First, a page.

Have you ever wondered why some kids are picky eaters and others willingly try anything you offer them? Maybe you have one child who absolutely loves workbooks and another who thinks paper and pencil tasks should be outlawed as cruel and unusual punishment. Wouldn’t it be great if we could get inside our children’s heads now and then and see what is really driving their decision-making process? I’ll share a few glimpses my children have shared with me over the years and you can come along, armed with your sense of humor and willingness to try and see things through a child’s eyes.
There was a time when all three of my children loved the “drumstick” part of chicken. Since I could purchase a package of drumsticks at the store I thought it was wonderful that they could all have their favorite piece without fighting over which two get the drumsticks and who has to choose a different piece. This worked out beautifully for a period of time, until one day all three children announced that they would no longer eat chicken drumsticks. I was baffled, because as far as I could tell nothing had changed. I bought the same brand I always had, prepared it the same way I always did, only now instead of eagerly eating the drumsticks the children were turning up their noses at this formerly sought after food. It turns out that those noses were the very key to their sudden reversal in their attitudes about eating chicken. After some careful questioning (okay, more like Mom’s Inquisition) I found out that as the drumsticks were cooking my son had wrinkled up his nose and told his sisters that the cooking chicken smelled like Shadow, our dog, when he was wet. If you’ve never smelled a wet dog, please take my word for it when I say that even a clean, wet dog does not smell pleasant. I’m not sure why that is, but once you have that scent memory in your mind and it becomes associated with a certain food, you surely will not be eager to eat that food item again for quite some time – if ever.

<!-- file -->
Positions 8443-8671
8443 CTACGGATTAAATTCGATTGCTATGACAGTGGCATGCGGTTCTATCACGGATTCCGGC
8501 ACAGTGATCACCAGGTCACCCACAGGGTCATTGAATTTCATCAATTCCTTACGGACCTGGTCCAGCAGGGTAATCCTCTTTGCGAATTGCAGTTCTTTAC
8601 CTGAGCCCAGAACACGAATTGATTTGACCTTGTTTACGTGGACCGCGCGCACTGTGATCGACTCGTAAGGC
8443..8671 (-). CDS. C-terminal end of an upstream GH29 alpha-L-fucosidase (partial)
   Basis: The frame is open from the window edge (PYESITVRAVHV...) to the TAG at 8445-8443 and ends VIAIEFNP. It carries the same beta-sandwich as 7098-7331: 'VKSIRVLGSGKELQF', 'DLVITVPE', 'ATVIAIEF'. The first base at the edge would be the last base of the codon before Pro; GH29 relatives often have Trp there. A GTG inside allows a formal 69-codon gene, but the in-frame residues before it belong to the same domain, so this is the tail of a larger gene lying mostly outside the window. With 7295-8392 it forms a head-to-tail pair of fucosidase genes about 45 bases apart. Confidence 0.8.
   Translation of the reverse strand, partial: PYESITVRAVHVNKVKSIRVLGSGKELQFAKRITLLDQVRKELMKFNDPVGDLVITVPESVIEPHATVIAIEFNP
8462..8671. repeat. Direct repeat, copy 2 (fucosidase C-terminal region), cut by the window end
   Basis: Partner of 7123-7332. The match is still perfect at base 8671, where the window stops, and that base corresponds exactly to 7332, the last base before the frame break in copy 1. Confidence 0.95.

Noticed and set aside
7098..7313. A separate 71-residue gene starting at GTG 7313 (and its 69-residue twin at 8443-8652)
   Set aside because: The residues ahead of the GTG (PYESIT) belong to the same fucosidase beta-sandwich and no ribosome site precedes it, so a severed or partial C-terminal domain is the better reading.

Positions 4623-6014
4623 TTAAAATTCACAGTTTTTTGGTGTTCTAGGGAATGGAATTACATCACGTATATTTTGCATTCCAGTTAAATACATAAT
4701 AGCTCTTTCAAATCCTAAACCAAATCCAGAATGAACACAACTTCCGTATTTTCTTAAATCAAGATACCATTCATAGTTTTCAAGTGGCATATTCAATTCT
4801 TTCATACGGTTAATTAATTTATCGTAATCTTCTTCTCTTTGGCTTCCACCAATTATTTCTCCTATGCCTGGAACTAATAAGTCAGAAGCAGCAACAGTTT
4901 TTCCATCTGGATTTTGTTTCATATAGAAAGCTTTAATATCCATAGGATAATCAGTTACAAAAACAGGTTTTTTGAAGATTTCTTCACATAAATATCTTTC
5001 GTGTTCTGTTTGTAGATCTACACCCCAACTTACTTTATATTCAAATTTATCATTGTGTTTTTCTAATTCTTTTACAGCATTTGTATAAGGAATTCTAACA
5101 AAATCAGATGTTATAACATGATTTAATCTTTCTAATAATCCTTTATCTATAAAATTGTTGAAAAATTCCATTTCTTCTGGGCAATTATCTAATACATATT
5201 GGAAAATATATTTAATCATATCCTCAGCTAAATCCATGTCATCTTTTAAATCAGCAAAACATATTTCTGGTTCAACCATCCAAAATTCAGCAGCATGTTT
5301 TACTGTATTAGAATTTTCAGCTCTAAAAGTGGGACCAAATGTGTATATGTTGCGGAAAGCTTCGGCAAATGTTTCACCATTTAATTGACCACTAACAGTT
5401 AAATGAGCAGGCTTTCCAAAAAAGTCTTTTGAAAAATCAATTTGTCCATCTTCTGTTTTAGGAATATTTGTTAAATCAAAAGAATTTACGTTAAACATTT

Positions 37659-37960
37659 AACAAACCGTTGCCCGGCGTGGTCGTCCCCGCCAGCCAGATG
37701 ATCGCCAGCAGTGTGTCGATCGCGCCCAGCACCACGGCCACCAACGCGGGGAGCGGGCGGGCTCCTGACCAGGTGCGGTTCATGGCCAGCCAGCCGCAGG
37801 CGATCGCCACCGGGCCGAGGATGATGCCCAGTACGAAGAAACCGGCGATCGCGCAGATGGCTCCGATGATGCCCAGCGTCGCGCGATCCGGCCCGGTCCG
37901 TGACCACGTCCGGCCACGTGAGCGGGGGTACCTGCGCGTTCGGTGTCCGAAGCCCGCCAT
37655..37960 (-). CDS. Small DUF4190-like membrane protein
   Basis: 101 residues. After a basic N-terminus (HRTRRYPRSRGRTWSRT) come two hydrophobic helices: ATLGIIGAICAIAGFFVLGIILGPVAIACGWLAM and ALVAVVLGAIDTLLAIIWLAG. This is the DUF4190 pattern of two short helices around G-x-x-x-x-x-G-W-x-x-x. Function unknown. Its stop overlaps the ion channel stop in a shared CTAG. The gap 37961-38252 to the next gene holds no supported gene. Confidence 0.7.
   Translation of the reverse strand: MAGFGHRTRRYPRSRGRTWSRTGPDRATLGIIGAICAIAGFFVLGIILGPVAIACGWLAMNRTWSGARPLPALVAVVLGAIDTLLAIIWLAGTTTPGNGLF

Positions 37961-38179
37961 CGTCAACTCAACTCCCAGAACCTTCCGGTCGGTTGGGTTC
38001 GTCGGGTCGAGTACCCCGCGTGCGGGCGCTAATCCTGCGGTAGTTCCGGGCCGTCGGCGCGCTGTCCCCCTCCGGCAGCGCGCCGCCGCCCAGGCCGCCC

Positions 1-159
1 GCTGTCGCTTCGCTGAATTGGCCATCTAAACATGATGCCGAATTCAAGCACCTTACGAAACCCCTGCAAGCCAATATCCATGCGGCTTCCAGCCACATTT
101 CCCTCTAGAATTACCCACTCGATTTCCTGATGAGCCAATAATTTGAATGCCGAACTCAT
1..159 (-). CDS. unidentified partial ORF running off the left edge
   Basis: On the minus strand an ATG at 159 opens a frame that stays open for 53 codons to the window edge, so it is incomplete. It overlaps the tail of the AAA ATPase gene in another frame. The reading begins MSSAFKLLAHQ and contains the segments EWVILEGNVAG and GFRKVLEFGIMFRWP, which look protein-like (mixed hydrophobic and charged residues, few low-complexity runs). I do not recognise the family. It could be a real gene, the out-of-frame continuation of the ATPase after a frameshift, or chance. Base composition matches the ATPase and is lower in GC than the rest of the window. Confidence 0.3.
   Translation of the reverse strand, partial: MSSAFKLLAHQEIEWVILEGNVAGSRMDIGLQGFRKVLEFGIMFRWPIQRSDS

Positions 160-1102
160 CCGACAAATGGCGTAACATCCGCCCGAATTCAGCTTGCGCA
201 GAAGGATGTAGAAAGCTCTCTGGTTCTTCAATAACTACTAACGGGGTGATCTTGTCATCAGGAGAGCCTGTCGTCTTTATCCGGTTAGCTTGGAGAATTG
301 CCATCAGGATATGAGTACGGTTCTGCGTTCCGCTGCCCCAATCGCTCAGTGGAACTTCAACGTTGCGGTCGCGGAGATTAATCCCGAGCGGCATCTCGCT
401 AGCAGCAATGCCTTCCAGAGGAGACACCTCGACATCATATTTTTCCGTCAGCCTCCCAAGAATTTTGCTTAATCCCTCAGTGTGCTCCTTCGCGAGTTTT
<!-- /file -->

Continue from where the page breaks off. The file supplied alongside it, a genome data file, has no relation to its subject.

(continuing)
Not only are some childhood decisions based on smells, but vision plays a role in their decision making as well. I have vivid recollections of handing my daughter a page of math problems only to have her shrink back and refuse to take it as if I were extending a tarantula toward her and expecting her to cuddle it. Without hesitation she would pronounce that the work I was offering her was too hard and would take forever for her to complete. It took me some time, but I eventually realized that it was not the difficulty of the work or even the number of math problems that was causing my daughter’s reluctance. It was simply the amount of ink on the page that was overwhelming to her. She didn’t even need to see what was actually written on the page to know that the amount of print represented more time and effort than she felt she could handle. We were able to work around this by enlarging the print, covering up all problems except the one she was working on, and focusing on one problem at a time. Without being visually overwhelmed, my daughter was able to complete all of the work. When I learned that my daughter was making decisions based on how the page looked to her, I could re-arrange and modify the assignment to make it appear more visually manageable. It wasn’t the content on the page; it was how the page actually looked that was intimidating my daughter.
If your children are old enough to explain their decision-making process it can offer valuable insight into how they make decisions. For example, long after my son was past the picky eater stage in his development he occasionally refused to even try certain foods. I would ask him how he knew he wouldn’t like it if he hadn’t even tasted it. One time his response was to shrug his shoulders and tell me that “It’s colored funny and looks chunky.” This particular food offering was a dip that had some small pieces of red and green pepper mixed in. Since my son is colorblind I’m not sure what it looked like to him, but the appearance was enough to suggest to his brain that he might not like it and should proceed with extreme caution or else retreat. The appearance combined with his past experiences with certain textures and tastes influenced my son’s decision to decline this particular experience.
We know that young children often learn through hands-on experiences, but I think “multi-sensory” is a more accurate description. Children learn and make decisions based on what they see, smell, taste, touch, and hear. Much of this type of learning is incidental rather than deliberately taught. Children are not bound by logic or mature reasoning as much as by impressions and past experiences. My children did eventually eat chicken drumsticks again, and with maturation were able to express what was influencing the decisions they made. It seems obvious but is so easy to forget that children don’t necessarily think the way we do as adults. As we teach them to learn our perspectives they can teach us to see things the way they do. It’s a fresh, sometimes bewildering, and funny way to look at an experience. Learn it, laugh with it, and work with it!